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Potential of shrubs in the evolving field of Arctic and Alpine dendroecology : methods in shrub dendro-ecology: understanding the processes influencing shrub growth in the Arctic and Alpine ecosystems

  • Dendrochronology, the science of tree-rings is a tool which has been widely used for many years for understanding changes in the environment, as trees react to environmental changes over time. In the contemporary situation, where climate warming in the Arctic is unequivocal and its effects on the Alpine and tundra ecosystems are seen pronouncedly in the past decade, the role of dendro-studies and the use of trees and shrubs alike as proxies of change has become critical. Studies clearly indicate that warming in the Arctic and Alpine tundra has resulted in increased vegetation in recent years. Shrubs, in these sensitive ecosystems, have proven to be highly instrumental as they likely benefit from this warming and hence are good indicators and auditees of this change. Therefore, in this study, we investigate the potential of shrubs in the evolving field of dendro-ecology/climatology. Studies from classical dendrochronology used annual rings from trees. Further, because of shrub sensitivity to contemporary change, shrub-based dendrochronological research has increased at a notable scale in the last decade and will likely continue. This is because shrubs grow even beyond the tree line and promise environmental records from areas where tree growth is very limited or absent. However, a common limitation noted by most shrub studies is the very hard cross-dating due to asynchronous growth patterns. This limitation poses a major hurdle in shrub-based dendrochronological studies, as it renders weak detection of common signals in growth patterns in population stands. This common signal is traced by using a ‘site-chronology’. In this dissertation, I studied shrub growth through various resolutions, starting from understanding radial growth within individuals along the length of the stem, to comparison of radial growth responses among male and female shrubs, to comparing growth responses among trees and shrubs to investigation of biome-wide functional trait responses to current warming. Apart from Chapter 4 and Chapter 6, I largely used Juniperus communis sp. for investigations as it is the most widely distributed woody dioecious species often used in dendro-ecological investigations in the Northern Hemisphere. Primarily, we investigated radial growth patterns within shrubs to better understand growth within individuals by comparing different stem-disks from different stem heights within individuals. We found significant differences in radial growth from different stem-disks with respect to stem heights from same individuals. Furthermore, we found that these differences depending on the choice of the stem-disk affect the resulting site-chronology and hence climate-sensitivity to a substantial extent and that the choice of a stem-disk is a crucial precursor which affects climate-growth relationships. Secondly, we investigated if gender difference – often reported causing differential radial growth in dioecious trees – is an influential factor for heterogeneous growth. We found that at least in case of Juniperus communis. L and Juniperus communis ssp nana. WILLD there is no substantial gender biased difference in radial growth which might affect the site-chronology. We did find moderate differences between sexes in an overall analysis and attribute this to reproductive effort in females. In our study to test the potential of shrubs for reconstruction, we used a test case of Alnus viridis ssp crispa. We found a strong correlation between ring-width indices and summer temperature. Initially, the model failed the stability tests when we tested the stability of this relation using a response function model. However, using wood-anatomical analysis we discovered that this was because of abnormal cell-wall formation resulting in very thin rings in the year 2004. Pointer year analysis revealed that the thin rings were caused because of a moth larval outbreak and when corrected for these rings the model passed all stability tests. Furthermore, to see if trees and shrubs growing in same biomes react to environmental changes similarly, a network analysis with sites ranging from the Mediterranean biome to the Ural Mountains in Russia was carried out. We found that shrubs react better to the current climate warming and have a decoupled divergent temperature response as compared to coexisting trees. This outcome reiterated the importance of shrub studies in relation to contemporary climate change. Even though trees and shrubs are woody forms producing annual rings, they have very different growth patterns and need different methods for analysis and data treatment. Finally, in a domain-wide network analysis from plant-community vegetation survey, we investigated functional relationships between plant traits (leaf area, plant height, leaf nitrogen content, specific leaf area (SLA), and leaf dry matter content (LDMC)) and abiotic factors viz. temperature and soil moisture. We found a strong relation between summer temperature and community height, SLA and LDMC on a spatial scale. Contrarily, the temporal-analysis revealed SLA and LDMC lagged and did not respond to temperature over the last decade. We realized that there are complex interactions between intra-specific and inter-specific plant traits which differ spatially and temporally impacting Arctic ecosystems in terms of carbon turn over, surface albedo, water balance and heat-energy fluxes. We found that ecosystem functions in the Arctic are closely linked with plant height and will be indicative of warming in the short term future becoming key factors in modelling ecosystem projections.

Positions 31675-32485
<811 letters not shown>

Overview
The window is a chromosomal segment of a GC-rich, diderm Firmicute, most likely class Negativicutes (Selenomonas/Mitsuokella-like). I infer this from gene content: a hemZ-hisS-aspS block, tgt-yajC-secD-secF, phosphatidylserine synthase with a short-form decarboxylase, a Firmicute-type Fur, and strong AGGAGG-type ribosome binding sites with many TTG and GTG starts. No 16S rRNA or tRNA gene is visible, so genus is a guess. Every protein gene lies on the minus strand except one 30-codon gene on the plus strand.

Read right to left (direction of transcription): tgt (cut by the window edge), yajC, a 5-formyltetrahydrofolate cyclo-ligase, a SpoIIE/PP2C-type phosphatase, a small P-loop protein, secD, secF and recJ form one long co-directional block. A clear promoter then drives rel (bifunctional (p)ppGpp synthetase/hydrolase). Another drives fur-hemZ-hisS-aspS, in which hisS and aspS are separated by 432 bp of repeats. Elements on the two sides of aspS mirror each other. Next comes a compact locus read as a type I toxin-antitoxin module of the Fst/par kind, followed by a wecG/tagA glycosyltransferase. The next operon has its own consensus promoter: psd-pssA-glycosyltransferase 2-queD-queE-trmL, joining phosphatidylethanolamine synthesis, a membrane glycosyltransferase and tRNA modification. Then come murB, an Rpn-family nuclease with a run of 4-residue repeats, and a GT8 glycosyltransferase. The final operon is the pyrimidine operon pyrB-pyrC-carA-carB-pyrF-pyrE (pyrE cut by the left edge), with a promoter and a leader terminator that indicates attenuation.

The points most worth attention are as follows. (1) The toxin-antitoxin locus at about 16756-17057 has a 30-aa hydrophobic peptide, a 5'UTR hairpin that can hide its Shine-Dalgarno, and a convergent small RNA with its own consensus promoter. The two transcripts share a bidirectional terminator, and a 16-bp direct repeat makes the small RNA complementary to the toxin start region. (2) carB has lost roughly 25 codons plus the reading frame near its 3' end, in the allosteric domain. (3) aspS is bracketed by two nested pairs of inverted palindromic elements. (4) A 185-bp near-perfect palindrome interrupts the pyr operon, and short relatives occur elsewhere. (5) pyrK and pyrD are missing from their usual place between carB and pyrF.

• Diese Doktorarbeit beschäftigt sich mit der Nutzung von Sträuchern in dem sich neu entwickelnden Feld der arktischen und alpinen Dendroökologie. Jahrringe von Sträuchern als Proxy für verschiedene Umweltparameter werde kritisch beleuchtet, indem Probleme aufgezeigt und Verbesserungsmöglichkeiten vorgeschlagen werden. In Fallstudien wird dann aufgezeigt wie die Jahrringdaten dann in Forschungsfragen auf verschiedensten Skalen genutzt werden können; von Holzzellen bis hin zu biomweiten Studien zu Pflanzenmerkmalen (Traits).

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Author:Dr Rohan Shetti
Title Additional (English):Potenzial der Sträucher - Fortschritte arktischer und alpiner Dendroökologie
Referee:Prof. Dr. Achim Bräuning, Prof. Dr. Martin WilmkingORCiD
Advisor:Prof. Dr. Martin Wilmking
Document Type:Doctoral Thesis
Year of Completion:2018
Date of first Publication:2018/12/06
Granting Institution:Ernst-Moritz-Arndt-Universität, Mathematisch-Naturwissenschaftliche Fakultät (bis 31.05.2018)
Date of final exam:2018/09/28
Release Date:2018/12/06
Tag:Juniperus communis; climate change; dendrochronology; ecology; ecosystem dynamics; wood anatomy
GND Keyword:Shrubs, Annual rings, Ecosystem Dynamics, Climate Change, Vegetation Ecology
Page Number:203
Faculties:Mathematisch-Naturwissenschaftliche Fakultät / Institut für Botanik und Landschaftsökologie & Botanischer Garten
DDC class:500 Naturwissenschaften und Mathematik / 500 Naturwissenschaften